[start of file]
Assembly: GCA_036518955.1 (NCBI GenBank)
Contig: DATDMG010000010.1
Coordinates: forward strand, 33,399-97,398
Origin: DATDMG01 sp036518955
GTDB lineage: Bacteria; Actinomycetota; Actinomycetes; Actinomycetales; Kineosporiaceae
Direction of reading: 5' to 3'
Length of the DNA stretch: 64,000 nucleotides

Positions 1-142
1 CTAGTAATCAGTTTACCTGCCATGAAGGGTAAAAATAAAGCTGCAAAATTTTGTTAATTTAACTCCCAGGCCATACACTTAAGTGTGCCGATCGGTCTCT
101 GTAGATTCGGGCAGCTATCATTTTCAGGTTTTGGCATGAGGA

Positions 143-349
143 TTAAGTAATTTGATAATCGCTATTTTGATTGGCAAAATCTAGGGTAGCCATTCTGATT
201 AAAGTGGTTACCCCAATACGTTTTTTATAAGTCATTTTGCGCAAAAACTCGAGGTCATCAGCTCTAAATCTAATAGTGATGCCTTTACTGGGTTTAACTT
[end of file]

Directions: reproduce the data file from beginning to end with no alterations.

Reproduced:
Assembly: GCA_036518955.1 (NCBI GenBank)
Contig: DATDMG010000010.1
Coordinates: forward strand, 33,399-97,398
Origin: DATDMG01 sp036518955
GTDB lineage: Bacteria; Actinomycetota; Actinomycetes; Actinomycetales; Kineosporiaceae
Direction of reading: 5' to 3'
Length of the DNA stretch: 64,000 nucleotides

Positions 1-142
1 CTAGTAATCAGTTTACCTGCCATGAAGGGTAAAAATAAAGCTGCAAAATTTTGTTAATTTAACTCCCAGGCCATACACTTAAGTGTGCCGATCGGTCTCT
101 GTAGATTCGGGCAGCTATCATTTTCAGGTTTTGGCATGAGGA

Positions 143-349
143 TTAAGTAATTTGATAATCGCTATTTTGATTGGCAAAATCTAGGGTAGCCATTCTGATT
201 AAAGTGGTTACCCCAATACGTTTTTTATAAGTCATTTTGCGCAAAAACTCGAGGTCATCAGCTCTAAATCTAATAGTGATGCCTTTACTGGGTTTAACTT